We produced pedigreed seeds for MN, KS, and OK populations by controlled crosses in the greenhouse according to a standard quantitative genetic design (9). Progeny from these crosses were reciprocally planted into field sites in MN, KS, and OK (10). We measured traits subject to differing natural selection under distinct drought regimes (fecundity and leaf number) or varying clinally across the geographic range of this study (leaf thickness and the rate of phenological development) (7). In mid-summer we recorded the leaf number and reproductive stage of each plant (11) and collected the uppermost fully expanded leaf. At the natural end of the growing season, we recorded total pod number and seed counts from three representative pods; from these measures, we estimated total lifetime fecundity (12).

We used restricted maximum likelihood (REML) (13, 14) to conduct multivariate quantitative genetic analyses of all the traits jointly to obtain estimates of the additive genetic covariance (CovAij) between all pairs of traits for each population in each site (15). The predicted change in a trait (Δ) resulting from a single generation of natural selection on phenotypic variation is simply the additive genetic covariance between relative fitness and that trait (16, 17) when other traits under selection are taken into accountEmbedded Image(1)where w is individual relative fitness (absolute fitness divided by mean fitness), and z is the vector of traits. Although these predictions take into account all the traits under consideration, they could be modified by selection on other genetically correlated traits that have not been considered (18, 19).

These evolutionary trajectories are based on the narrow-sense heritability and the strength and direction of selection (Table 1), as well as on the influence of among-trait additive genetic covariance (Table 2). For comparison, we also present univariate predictions from analyses of the traits separately. These univariate predictions involve only the genetic variance and selection on a single trait and indicate expected evolutionary response if traits were genetically independent and, hence, would evolve independently.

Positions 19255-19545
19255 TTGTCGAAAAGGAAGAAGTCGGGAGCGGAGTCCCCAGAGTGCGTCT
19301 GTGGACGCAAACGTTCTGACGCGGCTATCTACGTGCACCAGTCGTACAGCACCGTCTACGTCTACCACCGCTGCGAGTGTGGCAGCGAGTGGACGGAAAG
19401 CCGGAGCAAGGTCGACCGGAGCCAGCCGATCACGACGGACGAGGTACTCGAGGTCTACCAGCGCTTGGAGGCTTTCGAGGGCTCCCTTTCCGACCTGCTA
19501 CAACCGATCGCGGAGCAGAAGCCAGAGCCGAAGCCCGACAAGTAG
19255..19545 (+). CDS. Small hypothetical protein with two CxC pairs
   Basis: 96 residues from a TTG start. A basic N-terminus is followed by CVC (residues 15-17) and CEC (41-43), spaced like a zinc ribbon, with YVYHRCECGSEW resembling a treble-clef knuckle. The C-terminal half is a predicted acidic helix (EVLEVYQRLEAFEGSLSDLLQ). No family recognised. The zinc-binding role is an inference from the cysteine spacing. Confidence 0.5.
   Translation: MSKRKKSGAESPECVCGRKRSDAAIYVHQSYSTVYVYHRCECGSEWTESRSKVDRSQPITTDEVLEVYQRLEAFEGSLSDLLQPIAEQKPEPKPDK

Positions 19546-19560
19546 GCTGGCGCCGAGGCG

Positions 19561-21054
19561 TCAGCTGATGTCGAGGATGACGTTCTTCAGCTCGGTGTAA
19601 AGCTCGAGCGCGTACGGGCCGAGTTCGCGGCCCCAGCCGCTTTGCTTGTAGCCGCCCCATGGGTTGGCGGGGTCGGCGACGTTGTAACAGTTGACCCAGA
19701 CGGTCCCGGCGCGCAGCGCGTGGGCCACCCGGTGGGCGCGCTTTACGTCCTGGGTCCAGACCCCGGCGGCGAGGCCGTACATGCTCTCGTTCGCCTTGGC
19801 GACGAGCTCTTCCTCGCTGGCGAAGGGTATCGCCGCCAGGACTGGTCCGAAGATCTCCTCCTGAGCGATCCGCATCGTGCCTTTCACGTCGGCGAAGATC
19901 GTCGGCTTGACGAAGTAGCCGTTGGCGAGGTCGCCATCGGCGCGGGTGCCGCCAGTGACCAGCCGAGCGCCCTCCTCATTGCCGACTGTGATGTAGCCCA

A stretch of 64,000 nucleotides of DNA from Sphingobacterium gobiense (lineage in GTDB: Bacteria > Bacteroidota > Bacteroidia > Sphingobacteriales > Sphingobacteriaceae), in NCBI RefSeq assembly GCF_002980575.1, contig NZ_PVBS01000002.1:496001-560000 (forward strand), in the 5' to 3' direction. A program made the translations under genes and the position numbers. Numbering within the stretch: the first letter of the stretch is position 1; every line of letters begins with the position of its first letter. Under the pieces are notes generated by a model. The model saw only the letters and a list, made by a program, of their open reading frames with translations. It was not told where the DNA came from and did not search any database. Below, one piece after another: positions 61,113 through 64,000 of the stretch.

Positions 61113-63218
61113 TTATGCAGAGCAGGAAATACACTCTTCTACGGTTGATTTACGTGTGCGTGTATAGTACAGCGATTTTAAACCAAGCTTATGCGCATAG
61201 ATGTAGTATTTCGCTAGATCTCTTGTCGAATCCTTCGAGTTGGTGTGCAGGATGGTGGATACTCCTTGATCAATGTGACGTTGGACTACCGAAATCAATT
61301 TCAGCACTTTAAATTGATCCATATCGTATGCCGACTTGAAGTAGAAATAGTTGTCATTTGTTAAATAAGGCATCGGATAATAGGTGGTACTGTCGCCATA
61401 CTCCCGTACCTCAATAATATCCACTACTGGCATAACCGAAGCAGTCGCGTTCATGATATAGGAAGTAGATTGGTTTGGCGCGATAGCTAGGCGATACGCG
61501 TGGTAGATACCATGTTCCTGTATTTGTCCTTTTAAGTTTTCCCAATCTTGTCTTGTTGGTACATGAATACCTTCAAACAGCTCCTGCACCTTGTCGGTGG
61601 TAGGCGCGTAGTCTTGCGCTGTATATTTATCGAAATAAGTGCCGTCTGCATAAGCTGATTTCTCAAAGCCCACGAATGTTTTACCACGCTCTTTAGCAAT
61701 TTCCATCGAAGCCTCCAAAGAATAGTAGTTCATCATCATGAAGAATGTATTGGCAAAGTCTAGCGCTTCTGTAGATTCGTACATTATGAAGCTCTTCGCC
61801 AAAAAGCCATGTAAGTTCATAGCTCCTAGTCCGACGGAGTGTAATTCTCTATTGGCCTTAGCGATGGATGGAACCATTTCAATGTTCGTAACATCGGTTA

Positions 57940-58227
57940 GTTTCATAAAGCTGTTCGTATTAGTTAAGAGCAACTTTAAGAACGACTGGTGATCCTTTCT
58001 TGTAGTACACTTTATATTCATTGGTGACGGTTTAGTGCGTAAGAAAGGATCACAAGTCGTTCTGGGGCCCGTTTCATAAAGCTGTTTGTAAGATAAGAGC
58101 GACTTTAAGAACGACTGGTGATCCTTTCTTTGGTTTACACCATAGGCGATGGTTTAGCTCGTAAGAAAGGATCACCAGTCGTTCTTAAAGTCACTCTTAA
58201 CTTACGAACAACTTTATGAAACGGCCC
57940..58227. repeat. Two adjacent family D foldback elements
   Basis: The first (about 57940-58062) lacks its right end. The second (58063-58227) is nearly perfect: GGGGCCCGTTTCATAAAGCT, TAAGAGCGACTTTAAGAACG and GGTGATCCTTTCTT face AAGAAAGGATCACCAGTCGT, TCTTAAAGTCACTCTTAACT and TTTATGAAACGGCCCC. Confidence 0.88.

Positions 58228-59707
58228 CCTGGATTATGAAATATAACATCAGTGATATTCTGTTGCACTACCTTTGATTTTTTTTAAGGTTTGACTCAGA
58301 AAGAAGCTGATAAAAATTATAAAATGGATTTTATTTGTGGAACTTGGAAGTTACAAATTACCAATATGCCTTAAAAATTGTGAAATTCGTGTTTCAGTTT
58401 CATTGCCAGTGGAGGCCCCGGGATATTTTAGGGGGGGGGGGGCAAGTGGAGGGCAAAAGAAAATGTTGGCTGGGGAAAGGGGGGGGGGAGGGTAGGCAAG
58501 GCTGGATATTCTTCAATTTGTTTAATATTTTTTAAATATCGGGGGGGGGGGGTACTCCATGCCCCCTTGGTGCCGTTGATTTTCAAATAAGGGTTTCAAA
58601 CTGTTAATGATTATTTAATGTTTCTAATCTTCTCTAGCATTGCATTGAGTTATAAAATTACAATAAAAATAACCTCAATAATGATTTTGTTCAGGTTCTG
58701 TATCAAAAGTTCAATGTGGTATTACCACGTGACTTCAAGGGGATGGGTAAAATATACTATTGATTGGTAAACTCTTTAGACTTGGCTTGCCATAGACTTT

Table 1

The multivariate prediction of evolutionary response after one generation of selection, CovA[w, z], for three traits measured on three populations of C. fasciculata reared in three environments. Univariate predictions and narrow-sense heritabilities, h 2 (6), from separate analyses are given below evolutionary trajectories. Significance levels are not corrected for multiple testing. Of the 108 tests conducted (Tables 1 and 2), one would expect to erroneously assign significance in 5.4 cases by chance alone, assuming α0.05.

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Table 2

Additive genetic correlations,r A, among traits. The concordance ofr A with the direction of the vector of selection on pairs of traits is given in parentheses (R = reinforcing; A = antagonistic).

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Three cases are relevant to global warming (the MN population in KS and OK and the KS population in OK). Seed production was dramatically reduced in the nonnative populations as compared with the local population (for the MN population, 84% in KS and 94% in OK; for the KS population, 42% in OK) (Fig. 3A). In each of these cases, we predict adaptive evolution in response to climate warming, because the multivariate prediction is in a direction consistent with that of the univariate prediction. Overall, 14 of 18 evolutionary predictions of nonnative populations are toward the mean of the native population, which further supports the interpretation that the direction of evolutionary response is adaptive (none of the four exceptions are statistically significant). Yet with only one exception, the multivariate prediction of evolutionary response is less in absolute magnitude than the univariate prediction; in many cases, half or less. Considering the MN population grown in KS and OK, selection favoring plants bearing more and thicker leaves is expected to result in evolutionary change consistent with the direction of selection but less than if the traits evolve independently. The prediction of evolutionary response for reproductive stage of MN plants in KS (slower) is opposite that of OK (faster), which may reflect selection for different mechanisms of drought tolerance in the intermediate site versus drought avoidance in the more southern site. For transplants of southern populations to northern sites (the KS population in MN and the OK population in KS and MN), most of the multivariate predictions of evolutionary response are also less than the univariate ones.

Figure 3